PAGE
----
Colin Shevills, from Balance, said the pandemic had highlighted the "unhealthy relationship" society had with drink.
The organisation, funded by seven local councils, was set up in 2009 tasked with changing attitudes around alcohol.
Mr Shevills said the 18-24 age group was "less likely" to be drinking at "risky levels" than the middle aged.
"In fact they are as likely to be non-drinkers as they are risky drinkers," he said.
"Young people drinking less is a real phenomenon.
"All of that is really positive and it needs to be protected."
Mr Shevills referred to Office for National Statistics data, which showed in the first nine months of 2020 that alcohol-specific deaths rose by 15% in the north-east of England, at a time when treatment services were "struggling" to help clients.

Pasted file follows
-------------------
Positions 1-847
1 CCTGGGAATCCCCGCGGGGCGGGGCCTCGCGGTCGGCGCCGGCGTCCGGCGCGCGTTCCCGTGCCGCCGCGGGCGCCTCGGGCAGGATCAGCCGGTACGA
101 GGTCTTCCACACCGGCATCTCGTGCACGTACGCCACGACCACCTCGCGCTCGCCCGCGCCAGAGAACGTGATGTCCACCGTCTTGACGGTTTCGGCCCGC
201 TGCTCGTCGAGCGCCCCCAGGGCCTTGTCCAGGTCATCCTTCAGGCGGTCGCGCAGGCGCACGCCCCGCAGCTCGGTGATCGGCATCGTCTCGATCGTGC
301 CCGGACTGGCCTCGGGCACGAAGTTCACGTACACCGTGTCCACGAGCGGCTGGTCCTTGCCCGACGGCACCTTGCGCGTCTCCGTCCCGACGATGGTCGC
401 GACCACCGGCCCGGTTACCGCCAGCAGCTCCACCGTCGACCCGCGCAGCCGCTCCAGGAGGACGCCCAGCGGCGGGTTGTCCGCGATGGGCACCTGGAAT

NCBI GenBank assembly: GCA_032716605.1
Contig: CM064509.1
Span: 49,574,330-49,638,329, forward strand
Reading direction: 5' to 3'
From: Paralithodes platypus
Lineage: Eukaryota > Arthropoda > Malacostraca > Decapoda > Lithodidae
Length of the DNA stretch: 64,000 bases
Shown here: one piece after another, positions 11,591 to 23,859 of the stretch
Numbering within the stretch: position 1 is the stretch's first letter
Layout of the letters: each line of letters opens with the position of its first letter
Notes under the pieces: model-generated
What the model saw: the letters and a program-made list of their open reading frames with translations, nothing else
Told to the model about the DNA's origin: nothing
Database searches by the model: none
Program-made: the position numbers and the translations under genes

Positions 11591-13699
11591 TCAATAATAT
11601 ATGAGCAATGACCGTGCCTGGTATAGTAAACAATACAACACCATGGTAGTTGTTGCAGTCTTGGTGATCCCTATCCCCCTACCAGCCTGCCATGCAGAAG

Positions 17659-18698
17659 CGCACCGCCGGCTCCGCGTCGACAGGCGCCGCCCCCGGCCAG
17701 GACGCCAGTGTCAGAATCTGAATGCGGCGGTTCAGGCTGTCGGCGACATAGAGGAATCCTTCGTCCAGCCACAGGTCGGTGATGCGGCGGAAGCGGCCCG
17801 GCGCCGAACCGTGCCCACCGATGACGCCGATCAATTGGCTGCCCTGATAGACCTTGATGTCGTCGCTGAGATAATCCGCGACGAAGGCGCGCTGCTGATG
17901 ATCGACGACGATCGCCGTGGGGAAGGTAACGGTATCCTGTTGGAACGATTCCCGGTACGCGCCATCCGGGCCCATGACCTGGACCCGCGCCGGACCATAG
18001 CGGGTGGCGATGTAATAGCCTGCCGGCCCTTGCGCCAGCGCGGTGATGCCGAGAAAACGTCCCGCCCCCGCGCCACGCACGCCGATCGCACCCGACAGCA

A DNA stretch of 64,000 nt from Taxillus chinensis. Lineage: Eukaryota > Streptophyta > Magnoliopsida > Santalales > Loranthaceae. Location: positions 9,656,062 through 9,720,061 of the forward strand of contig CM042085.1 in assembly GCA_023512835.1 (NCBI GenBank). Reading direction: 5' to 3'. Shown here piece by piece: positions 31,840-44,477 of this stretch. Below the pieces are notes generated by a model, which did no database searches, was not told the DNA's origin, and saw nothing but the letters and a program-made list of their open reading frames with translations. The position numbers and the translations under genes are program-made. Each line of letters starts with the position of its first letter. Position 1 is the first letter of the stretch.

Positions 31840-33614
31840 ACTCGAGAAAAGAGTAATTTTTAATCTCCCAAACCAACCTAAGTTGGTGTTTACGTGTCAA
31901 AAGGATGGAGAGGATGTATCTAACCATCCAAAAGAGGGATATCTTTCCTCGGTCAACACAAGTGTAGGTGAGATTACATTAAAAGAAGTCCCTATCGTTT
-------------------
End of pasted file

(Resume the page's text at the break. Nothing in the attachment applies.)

"I worry that we have a real tsunami of harm coming down the line," he said.
He told BBC Radio Newcastle that while alcohol consumption during the pandemic had been "worrying", others reacted differently.
"We have seen some people cut out drink altogether, some reduce their drinking but they tended to be the people who were 'the worried well', those who were already drinking at low-risk levels.
"We have seen in the North East about one in five higher risk drinkers increasing their consumption and that is a real worry."
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